BY DAVID RUSSELL
Mike Piazza had his number 31 retired by the Mets in a pregame ceremony before Saturday’s loss to the Rockies. The new Hall of Famer said, during a press conference on Saturday, that he can take his son to Citi Field in a few years and show off.
“He’s too young now to kind of realize, but it’s going to be fun to take him to a game here and say, ‘Hey, you know your dad was cool once.’”
There aren’t many Mets to be honored with retired numbers. Original Mets manager Casey Stengel had his number 37 retired when he stepped away from baseball in 1965. Gil Hodges, manager of the 1969 World Series champions, had his number 14 retired in 1973, one year after his death. The Franchise, Tom Seaver, had his number 41 retired in 1988. And Jackie Robinson’s 42 was retired around the league in 1997.
Number 31, which hadn’t been reissued since Piazza last played for the Mets in 2005, joined the rafters. “I think it’s great that the Mets keep it very, very exclusive,” Piazza said. “So that’s even that much more special.”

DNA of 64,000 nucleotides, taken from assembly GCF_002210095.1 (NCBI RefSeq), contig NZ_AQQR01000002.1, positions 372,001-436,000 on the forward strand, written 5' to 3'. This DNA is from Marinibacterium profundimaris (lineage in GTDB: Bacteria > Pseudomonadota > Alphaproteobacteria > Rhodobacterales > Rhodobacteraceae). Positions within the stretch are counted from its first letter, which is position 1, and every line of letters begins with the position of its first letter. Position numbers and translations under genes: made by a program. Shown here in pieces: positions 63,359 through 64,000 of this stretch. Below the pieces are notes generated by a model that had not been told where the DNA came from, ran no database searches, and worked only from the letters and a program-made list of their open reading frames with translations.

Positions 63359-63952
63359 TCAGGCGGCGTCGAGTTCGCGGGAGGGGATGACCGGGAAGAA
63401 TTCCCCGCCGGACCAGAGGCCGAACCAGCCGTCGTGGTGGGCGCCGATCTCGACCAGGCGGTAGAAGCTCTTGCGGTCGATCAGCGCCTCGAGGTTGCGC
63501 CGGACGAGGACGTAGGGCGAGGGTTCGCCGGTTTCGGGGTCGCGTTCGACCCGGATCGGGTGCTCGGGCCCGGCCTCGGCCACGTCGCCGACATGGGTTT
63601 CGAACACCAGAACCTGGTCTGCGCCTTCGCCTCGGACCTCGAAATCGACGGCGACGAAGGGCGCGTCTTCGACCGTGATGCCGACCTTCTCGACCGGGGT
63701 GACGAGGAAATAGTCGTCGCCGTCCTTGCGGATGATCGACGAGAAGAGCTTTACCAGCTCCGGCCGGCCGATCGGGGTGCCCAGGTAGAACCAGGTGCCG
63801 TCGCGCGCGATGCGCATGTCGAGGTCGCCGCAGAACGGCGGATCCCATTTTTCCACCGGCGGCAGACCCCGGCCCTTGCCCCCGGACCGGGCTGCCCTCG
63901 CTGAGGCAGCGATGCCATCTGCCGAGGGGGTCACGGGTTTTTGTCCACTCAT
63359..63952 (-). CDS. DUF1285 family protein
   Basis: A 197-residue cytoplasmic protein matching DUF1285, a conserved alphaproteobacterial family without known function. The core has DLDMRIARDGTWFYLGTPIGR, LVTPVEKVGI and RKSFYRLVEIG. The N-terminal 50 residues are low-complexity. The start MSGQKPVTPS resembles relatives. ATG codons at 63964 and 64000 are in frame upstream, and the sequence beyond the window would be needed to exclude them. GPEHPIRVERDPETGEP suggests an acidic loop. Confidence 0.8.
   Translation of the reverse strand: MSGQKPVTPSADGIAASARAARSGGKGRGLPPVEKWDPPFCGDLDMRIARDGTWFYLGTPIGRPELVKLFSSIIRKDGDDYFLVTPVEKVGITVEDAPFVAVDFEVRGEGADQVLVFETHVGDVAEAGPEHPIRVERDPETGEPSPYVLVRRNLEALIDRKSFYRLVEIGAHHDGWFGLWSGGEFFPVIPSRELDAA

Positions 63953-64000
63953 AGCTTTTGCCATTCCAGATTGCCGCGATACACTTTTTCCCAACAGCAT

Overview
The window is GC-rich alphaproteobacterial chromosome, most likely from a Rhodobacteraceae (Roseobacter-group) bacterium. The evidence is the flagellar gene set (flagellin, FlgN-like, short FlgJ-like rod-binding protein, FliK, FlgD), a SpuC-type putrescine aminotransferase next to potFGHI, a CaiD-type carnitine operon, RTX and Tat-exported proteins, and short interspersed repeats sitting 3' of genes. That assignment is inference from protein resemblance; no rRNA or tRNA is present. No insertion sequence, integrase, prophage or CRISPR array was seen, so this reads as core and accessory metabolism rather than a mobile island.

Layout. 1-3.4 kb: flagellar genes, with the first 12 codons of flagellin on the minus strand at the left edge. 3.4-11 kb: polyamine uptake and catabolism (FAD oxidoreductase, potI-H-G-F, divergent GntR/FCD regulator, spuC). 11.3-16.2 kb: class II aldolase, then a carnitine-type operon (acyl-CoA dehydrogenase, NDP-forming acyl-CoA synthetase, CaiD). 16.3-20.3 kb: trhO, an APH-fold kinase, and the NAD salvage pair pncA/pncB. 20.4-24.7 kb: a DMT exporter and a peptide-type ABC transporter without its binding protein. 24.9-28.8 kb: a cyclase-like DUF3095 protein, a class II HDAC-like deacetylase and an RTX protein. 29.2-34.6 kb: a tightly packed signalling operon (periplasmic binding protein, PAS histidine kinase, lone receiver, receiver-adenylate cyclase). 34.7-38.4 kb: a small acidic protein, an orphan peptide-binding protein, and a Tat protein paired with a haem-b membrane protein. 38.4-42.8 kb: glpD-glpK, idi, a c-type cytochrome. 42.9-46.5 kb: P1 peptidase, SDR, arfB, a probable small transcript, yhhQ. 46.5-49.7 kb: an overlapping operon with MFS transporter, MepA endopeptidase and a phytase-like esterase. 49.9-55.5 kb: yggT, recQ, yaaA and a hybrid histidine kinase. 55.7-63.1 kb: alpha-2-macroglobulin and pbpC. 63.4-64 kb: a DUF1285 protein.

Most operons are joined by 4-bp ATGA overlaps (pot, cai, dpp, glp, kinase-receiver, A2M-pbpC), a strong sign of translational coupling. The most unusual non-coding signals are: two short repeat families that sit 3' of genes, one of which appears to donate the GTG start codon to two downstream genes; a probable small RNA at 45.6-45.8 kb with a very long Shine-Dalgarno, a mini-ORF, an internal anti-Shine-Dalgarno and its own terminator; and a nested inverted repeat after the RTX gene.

There were plenty of great moments, including his mammoth homer off Ramiro Mendoza during the 1999 Subway Series, his home run to cap off a 10-run inning on fireworks night 2000 and his home run against Atlanta in the first game in New York City after 9/11.
During his Hall of Fame speech, Piazza told fans that the seven-and-a-half seasons he spent as a Met seemed to fly by. The greatest hitting catcher explained how that could be, especially when some seasons, specifically 2002-2004, seemed to go very slowly. “When you get into the minutiae of the season and you go through those tough parts like the team is going through now, it may not seem like it’s as quick, but generally, I heard a great expression, ‘The days are long but the years are short’ and that’s what I would describe it as,” Piazza said.